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Court Rejects County’s Challenge; Upholds Medical Marijuana Identification Program

  • by Keith Stroup, NORML Legal Counsel August 1, 2008

    The California Court of Appeals, Fourth District, ruled yesterday that the state law requiring counties to issue identification cards to authorized medical marijuana patients is constitutional and must be implemented by the counties.

    The suit had been brought by the County of San Diego against San Diego NORML and the state of California, alleging the provisions included in SB 420, adopted by the legislature in 2003, were preempted by federal law and were therefore unconstitutional. San Diego NORML had been named as a defendant, because they had publicly threatened to sue the county if they refused to implement the patient identification cards.

    In a unanimous 39-page decision issued by Justice Alex McDonald, the three-judge panel undertook a thorough analysis of the legal doctrine of federal preemption, finding SB 420 was not in direct conflict with federal law, and rejected the county’s challenge.

    The court found that a local government entity “charged with the ministerial duty of enforcing a statute generally does not have the authority, in the absence of a judicial determination of unconstitutionality, to refuse to enforce the statute on the basis of the (entity’s) view that it is unconstitutional.”

    The court continued, “We conclude the identification card laws do not pose a significant impediment to specific federal objectives embodied in the CSA. The purpose of the CSA is to combat recreational drug use, not to regulate a state’s medical practices. The identification card laws merely provide a mechanism allowing qualified California citizens, if they so elect, to obtain a form of identification that informs state law enforcement officers and others that they are medically exempted from the state’s criminal sanctions for marijuana possession and use. ”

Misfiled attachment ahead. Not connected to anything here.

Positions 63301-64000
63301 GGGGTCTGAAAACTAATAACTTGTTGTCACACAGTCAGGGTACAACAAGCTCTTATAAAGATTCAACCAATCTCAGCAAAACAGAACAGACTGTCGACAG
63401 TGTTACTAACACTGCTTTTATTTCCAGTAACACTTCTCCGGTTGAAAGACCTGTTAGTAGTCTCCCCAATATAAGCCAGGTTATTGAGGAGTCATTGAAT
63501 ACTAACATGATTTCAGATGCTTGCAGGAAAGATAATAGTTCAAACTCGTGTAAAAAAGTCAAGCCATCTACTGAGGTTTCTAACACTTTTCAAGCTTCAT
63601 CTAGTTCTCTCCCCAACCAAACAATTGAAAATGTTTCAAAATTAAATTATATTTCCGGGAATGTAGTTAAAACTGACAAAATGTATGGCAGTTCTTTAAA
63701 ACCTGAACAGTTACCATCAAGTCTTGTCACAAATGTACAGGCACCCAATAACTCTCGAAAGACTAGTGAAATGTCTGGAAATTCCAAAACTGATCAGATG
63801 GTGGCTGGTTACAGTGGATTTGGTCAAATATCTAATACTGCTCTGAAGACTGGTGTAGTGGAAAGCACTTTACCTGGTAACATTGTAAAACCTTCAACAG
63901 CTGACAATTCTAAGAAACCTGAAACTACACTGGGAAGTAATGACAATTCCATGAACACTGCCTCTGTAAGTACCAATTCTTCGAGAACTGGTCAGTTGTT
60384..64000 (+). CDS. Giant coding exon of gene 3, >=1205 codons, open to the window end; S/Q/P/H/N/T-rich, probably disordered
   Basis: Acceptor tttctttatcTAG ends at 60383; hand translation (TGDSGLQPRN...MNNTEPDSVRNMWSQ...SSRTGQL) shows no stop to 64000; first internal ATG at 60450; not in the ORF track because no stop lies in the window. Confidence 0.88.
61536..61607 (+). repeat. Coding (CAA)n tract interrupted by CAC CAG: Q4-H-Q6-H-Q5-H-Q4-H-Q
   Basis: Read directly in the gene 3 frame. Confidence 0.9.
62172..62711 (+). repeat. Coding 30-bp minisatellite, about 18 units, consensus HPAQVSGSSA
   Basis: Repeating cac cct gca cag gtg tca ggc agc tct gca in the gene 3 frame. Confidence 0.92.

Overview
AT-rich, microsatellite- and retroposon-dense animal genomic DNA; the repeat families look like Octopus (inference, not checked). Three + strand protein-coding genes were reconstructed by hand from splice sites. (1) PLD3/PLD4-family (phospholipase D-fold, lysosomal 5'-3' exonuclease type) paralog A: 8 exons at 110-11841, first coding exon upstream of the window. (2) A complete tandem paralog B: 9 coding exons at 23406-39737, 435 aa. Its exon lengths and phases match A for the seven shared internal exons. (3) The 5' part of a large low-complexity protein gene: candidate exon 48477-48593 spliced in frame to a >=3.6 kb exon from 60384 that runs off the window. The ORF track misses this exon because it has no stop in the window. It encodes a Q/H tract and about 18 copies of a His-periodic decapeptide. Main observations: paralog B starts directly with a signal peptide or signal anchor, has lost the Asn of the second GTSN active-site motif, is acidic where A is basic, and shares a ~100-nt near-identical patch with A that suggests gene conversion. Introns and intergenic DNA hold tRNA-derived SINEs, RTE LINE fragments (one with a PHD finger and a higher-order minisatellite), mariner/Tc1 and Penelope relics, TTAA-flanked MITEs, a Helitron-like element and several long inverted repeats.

The court further ruled, “Congress does not have the authority to compel the states to direct their law enforcement personnel to enforce federal laws.”

    San Diego NORML is represented in this matter by Adam B. Wolfe, Esq., staff counsel with the ACLU Drug Law Reform Project out of Santa Cruz, CA.

    12 Responses to “Court Rejects County’s Challenge; Upholds Medical Marijuana Identification Program”

    1. Bruno says:

      WOOO!

      That’s excellent news!

      O’NORML. What would we do without you?! I hope you all realize how very much you are appreciated.

    2. Anuvin says:

      Outstanding!

      I agree with Bruno, what would we do without you?

    3. Brandon says:

      This is great news, I love to see my state take strides in the right direction.

    4. Kim Hanna says:

      Bravo! Bravo!

    5. Chris says:

      It’s nice to see that (at least in this decision) the government was actually doing what it should which is standing firm with the will (and better health) of the people.

    6. In Pain in Seattle says:

      It sure is another step in teh right direction. Thank you NORML

    7. Luis says:

      Thanks NORML, I live in San Diego and I recently decided to get my medical marijuana card. I work UPS and it has taxed my body to where I have pain every morning. I had gotten caught for posession last year and had quit smoking ever since. I am tired of popping pills for my pain, I will get my card today and this just encourages me to go through with it. Thanks again NORML.

      Regards,

      Luis

    8. Lyn says:

      Is anybody else covering this story? Local SD papers?

    9. Steve says:

      Since i lve in San Bernardino county i have had to drive 200 miles round trip to get my meds.It is sooooo wrong that the county’s SB,SD even wasted tax payers money on a bogus suit.We residents of both counties need to file a class action suit against those counties for no access to mmj cards,stress,financial hardship the whole cake!!

    10. Lisa says:

      I don’t live in Cali. I’m in Fl.and I wish something like this could be here. But I’m glad it’s starting somewhere. It can be used for so much more and that message needs to sink in sometime. I don’t have an eating disorder, but I have found that it’s very hard to eat without it. Nothing is appealing to me, or doesn’t taste right. Medicinal use has a wide range to cover.

      Congradulations, Lisa in Fl.

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